There are also designated points for packages to be dropped off in most cities. However if you’re receiving a package through a more international site, for instance Amazon.com, you may well find that your package has been dropped off at a place you wouldn’t quite expect. For instance, when a friend tried to send me some books from Australia, a receptionist at a nearby hotel sent me a Facebook message because apparently, the courier couldn’t be bothered to find my house. Take this into account when receiving or sending something valuable, as you never know who ends up with your brand new collection of high-end sex studying toys…

Did we cover everything about receiving packages in the Netherlands? Oh wait, that damned customs stuff! 

Customs clearance tax when receiving packages in the Netherlands

Parcels and packages sent from non-EU countries (that’s that cheap thing from China on Alibaba allright) will have to go through customs clearance. You will be charged for VAT, customs duties and clearance tax when:

  • Something is seen as being worth more than 45 euros
  • A commercial package is seen as being worth more than 22 euros.

These costs can turn out to be quite high, and they will be expected to be paid in cash upon delivery of the package. But sometimes you’ll just get away without paying anything (that weird Netherlands post!)

Netherlands Post: Sending packages from/to the Netherlands to the outside world

As mentioned earlier, PostNL and other more local services aren’t quite the most reliable when sending those addictive Dutch packages outside of the Netherlands to be enjoyed in the rest of Europe (such as our delicious stroopwafels and cheese, what? You were thinking about something else?)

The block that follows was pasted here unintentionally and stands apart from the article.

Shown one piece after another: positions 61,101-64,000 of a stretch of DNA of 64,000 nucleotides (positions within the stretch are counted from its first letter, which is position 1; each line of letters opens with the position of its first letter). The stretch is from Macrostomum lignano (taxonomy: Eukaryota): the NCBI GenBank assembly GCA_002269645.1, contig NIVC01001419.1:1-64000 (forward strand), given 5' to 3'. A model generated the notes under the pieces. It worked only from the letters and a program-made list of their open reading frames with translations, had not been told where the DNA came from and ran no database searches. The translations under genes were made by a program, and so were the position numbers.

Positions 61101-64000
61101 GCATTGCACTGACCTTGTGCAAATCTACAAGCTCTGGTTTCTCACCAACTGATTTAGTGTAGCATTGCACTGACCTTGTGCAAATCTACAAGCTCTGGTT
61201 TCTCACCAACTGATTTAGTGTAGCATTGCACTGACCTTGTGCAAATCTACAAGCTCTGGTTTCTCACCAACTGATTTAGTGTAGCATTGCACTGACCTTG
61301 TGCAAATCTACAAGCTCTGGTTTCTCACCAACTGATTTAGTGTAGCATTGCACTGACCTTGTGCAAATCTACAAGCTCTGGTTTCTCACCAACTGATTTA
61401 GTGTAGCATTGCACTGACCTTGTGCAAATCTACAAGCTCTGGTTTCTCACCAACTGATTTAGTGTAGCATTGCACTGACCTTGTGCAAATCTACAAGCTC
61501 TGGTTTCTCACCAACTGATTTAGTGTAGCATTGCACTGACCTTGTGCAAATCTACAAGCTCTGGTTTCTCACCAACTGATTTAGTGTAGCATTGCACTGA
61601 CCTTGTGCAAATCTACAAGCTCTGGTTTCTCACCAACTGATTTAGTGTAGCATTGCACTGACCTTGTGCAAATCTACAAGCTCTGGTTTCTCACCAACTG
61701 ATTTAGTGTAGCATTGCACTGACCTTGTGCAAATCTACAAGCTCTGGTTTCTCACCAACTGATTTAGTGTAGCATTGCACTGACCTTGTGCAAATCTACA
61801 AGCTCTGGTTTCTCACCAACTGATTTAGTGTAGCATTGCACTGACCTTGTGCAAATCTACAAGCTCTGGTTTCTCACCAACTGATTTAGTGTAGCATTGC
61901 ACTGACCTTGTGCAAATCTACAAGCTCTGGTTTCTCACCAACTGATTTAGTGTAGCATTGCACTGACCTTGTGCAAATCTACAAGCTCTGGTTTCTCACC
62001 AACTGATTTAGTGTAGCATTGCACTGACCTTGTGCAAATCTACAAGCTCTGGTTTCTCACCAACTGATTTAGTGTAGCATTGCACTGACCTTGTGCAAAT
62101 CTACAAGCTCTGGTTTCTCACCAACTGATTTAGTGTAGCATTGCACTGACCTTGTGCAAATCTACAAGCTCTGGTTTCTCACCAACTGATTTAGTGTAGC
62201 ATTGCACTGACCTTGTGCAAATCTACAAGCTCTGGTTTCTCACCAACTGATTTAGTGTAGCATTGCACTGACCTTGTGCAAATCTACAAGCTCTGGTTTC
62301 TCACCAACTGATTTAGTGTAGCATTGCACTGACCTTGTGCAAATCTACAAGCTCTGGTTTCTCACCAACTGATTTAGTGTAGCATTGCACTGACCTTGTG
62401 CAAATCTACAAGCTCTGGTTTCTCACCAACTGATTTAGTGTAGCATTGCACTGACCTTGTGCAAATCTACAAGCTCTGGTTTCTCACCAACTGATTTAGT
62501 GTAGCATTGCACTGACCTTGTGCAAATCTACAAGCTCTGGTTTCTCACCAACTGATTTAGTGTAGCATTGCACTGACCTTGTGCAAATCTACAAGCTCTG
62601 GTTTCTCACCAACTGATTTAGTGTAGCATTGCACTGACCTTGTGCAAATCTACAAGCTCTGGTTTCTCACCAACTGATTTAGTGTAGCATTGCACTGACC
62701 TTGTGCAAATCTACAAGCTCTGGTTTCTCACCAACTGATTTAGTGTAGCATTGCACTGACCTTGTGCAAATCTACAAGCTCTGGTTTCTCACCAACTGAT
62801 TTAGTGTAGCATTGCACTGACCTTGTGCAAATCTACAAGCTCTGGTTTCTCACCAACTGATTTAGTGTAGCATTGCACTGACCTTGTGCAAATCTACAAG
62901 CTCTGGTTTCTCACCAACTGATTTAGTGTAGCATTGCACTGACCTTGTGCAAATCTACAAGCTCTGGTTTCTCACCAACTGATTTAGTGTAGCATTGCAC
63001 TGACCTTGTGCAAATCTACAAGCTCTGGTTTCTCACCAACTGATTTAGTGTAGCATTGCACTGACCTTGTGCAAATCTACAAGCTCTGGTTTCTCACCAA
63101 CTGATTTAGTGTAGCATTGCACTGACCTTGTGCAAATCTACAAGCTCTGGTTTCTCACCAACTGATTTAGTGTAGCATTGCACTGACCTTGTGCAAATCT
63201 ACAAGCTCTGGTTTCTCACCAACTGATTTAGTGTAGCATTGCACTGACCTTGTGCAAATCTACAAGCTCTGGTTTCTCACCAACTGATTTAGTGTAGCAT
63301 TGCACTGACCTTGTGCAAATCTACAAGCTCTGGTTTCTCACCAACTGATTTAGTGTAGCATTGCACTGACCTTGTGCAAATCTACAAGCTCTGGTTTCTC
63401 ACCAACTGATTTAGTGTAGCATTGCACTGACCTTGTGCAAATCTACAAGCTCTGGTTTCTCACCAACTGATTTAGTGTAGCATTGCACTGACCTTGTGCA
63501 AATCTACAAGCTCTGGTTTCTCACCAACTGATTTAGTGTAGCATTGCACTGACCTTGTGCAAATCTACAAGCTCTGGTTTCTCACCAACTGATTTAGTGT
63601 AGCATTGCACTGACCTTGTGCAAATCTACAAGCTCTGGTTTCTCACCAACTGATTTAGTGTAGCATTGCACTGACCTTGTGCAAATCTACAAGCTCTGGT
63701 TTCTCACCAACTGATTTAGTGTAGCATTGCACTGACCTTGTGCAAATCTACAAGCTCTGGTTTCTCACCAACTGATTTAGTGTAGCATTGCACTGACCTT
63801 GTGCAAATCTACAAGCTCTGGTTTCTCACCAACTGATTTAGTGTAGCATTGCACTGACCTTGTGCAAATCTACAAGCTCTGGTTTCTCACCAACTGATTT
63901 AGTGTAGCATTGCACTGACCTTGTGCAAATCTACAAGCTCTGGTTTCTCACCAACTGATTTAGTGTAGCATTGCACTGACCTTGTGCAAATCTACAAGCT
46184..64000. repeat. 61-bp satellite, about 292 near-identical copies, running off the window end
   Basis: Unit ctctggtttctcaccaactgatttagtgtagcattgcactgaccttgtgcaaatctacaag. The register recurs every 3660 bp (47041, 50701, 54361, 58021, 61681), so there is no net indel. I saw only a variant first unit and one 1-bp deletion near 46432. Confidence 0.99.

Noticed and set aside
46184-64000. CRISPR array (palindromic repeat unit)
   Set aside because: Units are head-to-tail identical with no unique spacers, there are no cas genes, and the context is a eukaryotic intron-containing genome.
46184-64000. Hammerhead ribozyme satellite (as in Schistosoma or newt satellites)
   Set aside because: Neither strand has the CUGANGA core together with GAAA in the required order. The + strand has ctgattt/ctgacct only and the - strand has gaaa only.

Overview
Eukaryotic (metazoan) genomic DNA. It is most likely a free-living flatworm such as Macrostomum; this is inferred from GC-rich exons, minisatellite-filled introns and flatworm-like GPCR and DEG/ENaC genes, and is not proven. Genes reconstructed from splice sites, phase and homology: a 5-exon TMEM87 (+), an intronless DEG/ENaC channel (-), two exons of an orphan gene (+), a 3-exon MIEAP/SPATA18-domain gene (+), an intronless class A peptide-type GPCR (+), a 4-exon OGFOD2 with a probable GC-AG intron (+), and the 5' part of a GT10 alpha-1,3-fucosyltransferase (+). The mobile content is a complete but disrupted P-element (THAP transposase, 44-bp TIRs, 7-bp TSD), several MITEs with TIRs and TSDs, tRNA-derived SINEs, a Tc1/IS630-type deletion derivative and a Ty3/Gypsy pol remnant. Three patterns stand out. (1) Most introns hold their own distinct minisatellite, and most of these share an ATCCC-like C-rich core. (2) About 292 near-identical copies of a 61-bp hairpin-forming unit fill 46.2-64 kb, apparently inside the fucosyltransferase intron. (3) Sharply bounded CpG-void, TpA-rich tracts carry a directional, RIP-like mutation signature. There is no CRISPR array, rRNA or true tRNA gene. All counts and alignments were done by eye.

There are quite a few services out there which are more internationally minded of course, but we personally tend to stick with Eurosender whenever we send out the goodies to competition winners or even personally. This service is especially useful if you’re moving here from inside Europe, as you can send up to 4.000 kg for competitive prices ahead of your move!

Effectively this could well save you the trouble of renting a van and driving your belongings up to the Low Countries to start your new life. Or just think about sending your luggage ahead of yourself when moving to the Netherlands. The service of course also offers tracking to any destination and it is partnered with many local delivery services such as DHL, together with their cost calculator it’s the way to go for us for sending packages from the Netherlands.

Since it’s almost Christmas and we believe in giving away things too in this season, we’ve got a nice discount code for you to use at Eurosender. Type in DUTCHREVIEW and voilá you will receive a 10% discount!

Anything to add about the Netherlands Post and how you can be sending and receiving packages in the Netherlands the best way? Feel extremely welcome to share them with us!

 

* We worked together with Eurosender on bringing you this article (but also because we like to send our packages cheap and easy like they do)

Kees van Dooren
With ancestry going back to the days of ancient Germanic warriors, Kees is a Dutchman in every sense. He is now doing a masters in International Studies. He can often be spotted in the wild watching Stand-up comedy and reading about current affairs.

7 COMMENTS

  1. Useless article, just an advertisement for eurosender… Ive already found about them when googling. Lots of talk, but no meat.

  2. What would a complete address look like to get shipped from the U S. To Holland? Is there a country code or a zip code?

    • I just found a NL post office site.

      Name
      Address and street number
      #### LL CITYNAME (a post code is 4 numbers + a space + 2 letters… then 2 spaces… then the city name in caps)
      Netherlands

  3. My phone was sent back to me in Switzerland from Amsterdam using one of these mail boxes almost one month ago, and hasn’t arrived yet. Is there a way to track it? Is there somebody I can call (postal police or the likes to know where is my phone or is it lost forever?